Doesn't it say some were that astartes don't stop growing and that 7 feet is just a starting height?



#53 Brother Orpheo

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Posted 01 December 2013 - 08:57 AM

 

Orks making stuff work because they believe it will, is not an urban legend, as you call it. The concept has been around since the first edition of the wargame, but with third edition the fluff explicitly said that it wasn't simply an Orc belief that various things worked better if they wanted them to. Orc weapons officially became fuelled by faith, to the extent that other races couldn't make their tech or tools work.

 

But ... where? Can you point me to a specific Codex that actually says this? That's what I've been saying - I took it at face value because everybody said this. But now that I've tried to confirm this I cannot find any mention of it in GW's books. If I haven't looked hard enough, I'd certainly appreciate any pointers, as I've decided to make my personal interpretation of the setting dependent on what the core studio publishes.

 

And with urban legends I am referring to "accepted truths" where an entire community, or at least the vocal majority, has subscribed to and propagates a very specific idea as gospel. Like when I've been told that "everything is canon". Or when you've got people saying "Marines are 9 feet high" and not even accept the existence of contradicting material.

Word of mouth is very strong in this franchise, specifically because it is so inconsistent between the various origins.

 

GorkaMorka, that's where you'll find "Ork stuff works because Orks think it will work" references.


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#54 Lynata

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Posted 01 December 2013 - 09:58 AM

Good luck with trying to make a studio-only setting that hangs together. It sounds fun, but I suspect it isn't quite possible to do. It's not just the freelance fluff-writers who contradict studio fluff.

 

Quite so, quite so - though I do find the studio fluff much more consistent than the many individual interpretations published in the licensed material. Probably just because it's one big studio whose staff did not change much over a long time ... and because GW is very fond of copypasting texts from older products.  :lol:

 

The more people you have working on a setting, the more likely it is that they bring ideas into it that conflict with something that somebody else wrote. And since GW seems to prefer the muddled "it's all possible" approach rather than Battletech's or Star Wars' clear canon policy, it is all equally valid, and we end up having to cherrypick.

 

Doesn't it say some were that astartes don't stop growing and that 7 feet is just a starting height?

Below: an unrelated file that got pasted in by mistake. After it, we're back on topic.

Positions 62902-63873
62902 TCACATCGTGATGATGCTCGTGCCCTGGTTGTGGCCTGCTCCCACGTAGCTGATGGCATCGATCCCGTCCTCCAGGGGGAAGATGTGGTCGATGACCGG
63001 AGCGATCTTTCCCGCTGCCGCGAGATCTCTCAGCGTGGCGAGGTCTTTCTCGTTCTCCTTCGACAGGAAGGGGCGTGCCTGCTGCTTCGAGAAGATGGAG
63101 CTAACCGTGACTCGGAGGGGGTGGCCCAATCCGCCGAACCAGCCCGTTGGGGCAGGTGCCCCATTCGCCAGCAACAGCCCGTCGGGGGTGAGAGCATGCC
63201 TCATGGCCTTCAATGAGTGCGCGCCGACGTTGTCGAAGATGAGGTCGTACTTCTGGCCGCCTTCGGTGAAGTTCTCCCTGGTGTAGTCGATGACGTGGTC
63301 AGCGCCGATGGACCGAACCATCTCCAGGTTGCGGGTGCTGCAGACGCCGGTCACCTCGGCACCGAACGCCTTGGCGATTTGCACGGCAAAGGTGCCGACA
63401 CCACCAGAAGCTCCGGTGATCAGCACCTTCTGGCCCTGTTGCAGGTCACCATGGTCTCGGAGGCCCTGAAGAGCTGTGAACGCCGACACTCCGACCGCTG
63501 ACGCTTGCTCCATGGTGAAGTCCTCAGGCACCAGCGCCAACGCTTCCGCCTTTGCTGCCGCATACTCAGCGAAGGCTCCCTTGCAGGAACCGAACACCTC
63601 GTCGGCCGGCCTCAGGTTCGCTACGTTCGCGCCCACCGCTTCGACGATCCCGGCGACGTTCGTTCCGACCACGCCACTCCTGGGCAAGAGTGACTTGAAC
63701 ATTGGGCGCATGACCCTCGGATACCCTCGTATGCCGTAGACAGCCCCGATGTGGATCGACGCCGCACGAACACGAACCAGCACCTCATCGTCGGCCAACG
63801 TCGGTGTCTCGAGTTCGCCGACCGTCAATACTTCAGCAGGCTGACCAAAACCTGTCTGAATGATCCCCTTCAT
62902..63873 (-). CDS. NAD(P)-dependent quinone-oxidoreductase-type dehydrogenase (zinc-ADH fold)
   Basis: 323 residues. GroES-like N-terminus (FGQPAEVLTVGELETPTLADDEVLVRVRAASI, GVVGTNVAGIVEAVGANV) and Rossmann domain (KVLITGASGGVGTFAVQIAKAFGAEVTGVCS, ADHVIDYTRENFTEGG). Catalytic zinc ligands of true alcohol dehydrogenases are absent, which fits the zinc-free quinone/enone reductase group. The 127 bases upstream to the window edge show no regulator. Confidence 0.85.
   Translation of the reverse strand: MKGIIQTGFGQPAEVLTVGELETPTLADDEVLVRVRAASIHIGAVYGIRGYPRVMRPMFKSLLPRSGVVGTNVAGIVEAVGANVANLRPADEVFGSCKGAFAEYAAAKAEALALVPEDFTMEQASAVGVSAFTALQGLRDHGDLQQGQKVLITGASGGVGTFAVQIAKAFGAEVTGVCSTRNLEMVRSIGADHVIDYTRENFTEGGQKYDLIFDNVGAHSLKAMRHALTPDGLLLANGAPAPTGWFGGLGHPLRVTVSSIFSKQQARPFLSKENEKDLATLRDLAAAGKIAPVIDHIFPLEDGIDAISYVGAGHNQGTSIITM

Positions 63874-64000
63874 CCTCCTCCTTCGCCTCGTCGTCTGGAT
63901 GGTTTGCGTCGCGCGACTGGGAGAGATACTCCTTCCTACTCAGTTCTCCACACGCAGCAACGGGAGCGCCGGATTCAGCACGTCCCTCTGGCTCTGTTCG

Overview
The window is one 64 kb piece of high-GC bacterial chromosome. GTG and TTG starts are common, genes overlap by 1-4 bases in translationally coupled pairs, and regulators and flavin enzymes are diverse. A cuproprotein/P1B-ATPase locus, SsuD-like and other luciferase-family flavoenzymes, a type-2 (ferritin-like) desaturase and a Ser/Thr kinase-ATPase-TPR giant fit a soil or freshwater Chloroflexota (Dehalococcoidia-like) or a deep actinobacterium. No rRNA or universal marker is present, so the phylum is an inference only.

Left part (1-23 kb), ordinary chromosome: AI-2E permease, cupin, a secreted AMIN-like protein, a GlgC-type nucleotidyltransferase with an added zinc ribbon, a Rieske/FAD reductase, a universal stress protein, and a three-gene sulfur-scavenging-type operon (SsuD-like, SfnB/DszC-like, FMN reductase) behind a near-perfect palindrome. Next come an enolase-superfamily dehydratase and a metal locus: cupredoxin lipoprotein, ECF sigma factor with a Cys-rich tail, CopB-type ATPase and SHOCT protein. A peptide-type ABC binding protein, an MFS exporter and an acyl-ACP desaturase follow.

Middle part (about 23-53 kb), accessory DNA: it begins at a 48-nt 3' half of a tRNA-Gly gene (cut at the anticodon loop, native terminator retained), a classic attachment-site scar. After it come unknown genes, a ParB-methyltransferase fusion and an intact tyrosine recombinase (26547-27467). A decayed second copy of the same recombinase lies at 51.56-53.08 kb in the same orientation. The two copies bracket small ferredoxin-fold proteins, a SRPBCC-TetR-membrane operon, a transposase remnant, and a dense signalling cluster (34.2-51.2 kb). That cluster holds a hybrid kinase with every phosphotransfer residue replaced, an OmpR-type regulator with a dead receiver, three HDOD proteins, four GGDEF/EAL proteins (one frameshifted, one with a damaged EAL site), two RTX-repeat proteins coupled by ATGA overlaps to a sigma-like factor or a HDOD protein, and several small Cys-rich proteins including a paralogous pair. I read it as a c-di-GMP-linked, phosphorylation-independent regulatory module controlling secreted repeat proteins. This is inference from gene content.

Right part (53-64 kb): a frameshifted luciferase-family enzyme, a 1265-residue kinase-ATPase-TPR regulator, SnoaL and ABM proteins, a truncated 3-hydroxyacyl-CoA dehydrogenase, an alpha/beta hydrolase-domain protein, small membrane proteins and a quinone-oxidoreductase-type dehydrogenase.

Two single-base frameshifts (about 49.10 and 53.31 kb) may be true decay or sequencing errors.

Never heard of such a thing - though I wouldn't discount the possibility that some author may have published something like that!

 

Personally, I'd find that highly impractical. Growing out of your armour all the time?

 

GorkaMorka, that's where you'll find "Ork stuff works because Orks think it will work" references.

 

Come to think of it, that is one book I've never had the chance to look at!



#55 Simsum

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Posted 01 December 2013 - 11:32 AM

Growing out of your armour all the time?


Mental image of the week :D
 

GorkaMorka, that's where you'll find "Ork stuff works because Orks think it will work" references.


Oh right, GorkaMorka totally slipped my mind. Rebel Grots Go! lol

Lynata you need to find a copy of the books somewhere, because it was basically the last bit of Orkoid greatness for the next 10 years.
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#56 Brother Orpheo

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Posted 01 December 2013 - 01:46 PM

Oh right, GorkaMorka totally slipped my mind. Rebel Grots Go! lol


Lynata you need to find a copy of the books somewhere, because it was basically the last bit of Orkoid greatness for the next 10 years.

GorkaMorka was also pre-3rd Ed TT, so...yeah, if that gives you an idea of the fluff development timeline (circa 1996). Great stuff in there about Ork Kulture.


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#57 Simsum

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Posted 01 December 2013 - 02:05 PM

3e... The edition I hated to love. It basically made the rules reasonably playable for the first time, and brought a tiny bit of balance to the table (I still remember the first time my 1500p Bad Moons army got acquainted with a single 2e Virus Grenade on a 4x4' table. And the first time they met a Space Wolf army consisting entirely of 2e Termies with Assault Cannons, Cyclone Launchers and Teleporters - 2e was basically A Game of Cheese).

But it was also the Grimdork Xtr3me edition that threw whole armylists out the window for the next many years/permanently (killed 3 of my armies in one fell stroke, only 1 of which has been patially resurrected), and replaced all the best fluff with the worst the setting had ever seen at that point. And of the armylists that survived, Orks were the ones that suffered the worst kind of retconning into horribleness.

#58 Adeptus-B

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Posted 01 December 2013 - 07:09 PM

- 2e was basically A Game of Cheese.

 

True that. A friend of mine used to play a 2E 2,000-point 'army' that consisted of 6 CSMs with maximum equipment...



#59 Simsum

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Posted 01 December 2013 - 07:51 PM

True that. A friend of mine used to play a 2E 2,000-point 'army' that consisted of 6 CSMs with maximum equipment...


I seem to recall that you could take out an army like that in 2 turns with nothing but an equal number of marines with bikes and gravition guns.

... God I hated gravition guns. My poor, poor screamer-killers :P

#60 Routa-maa

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Posted 02 December 2013 - 01:43 AM

 

Don't be so quick to thank me. The 3e Codex: Orks is the worst thing GW has ever published.
 

Then you haven't yet read about Blood Grey Knights or Newcrons.

 

Although I like Newcrons with their personalities being intact, more or less.

But Blood Angel and Necrons being like this in fluff:

206656_md-BloodAngelsBroFistFistBumpHumo

 

And Blood Grey Knights making party hats and bodypaint out of Sisters of Battle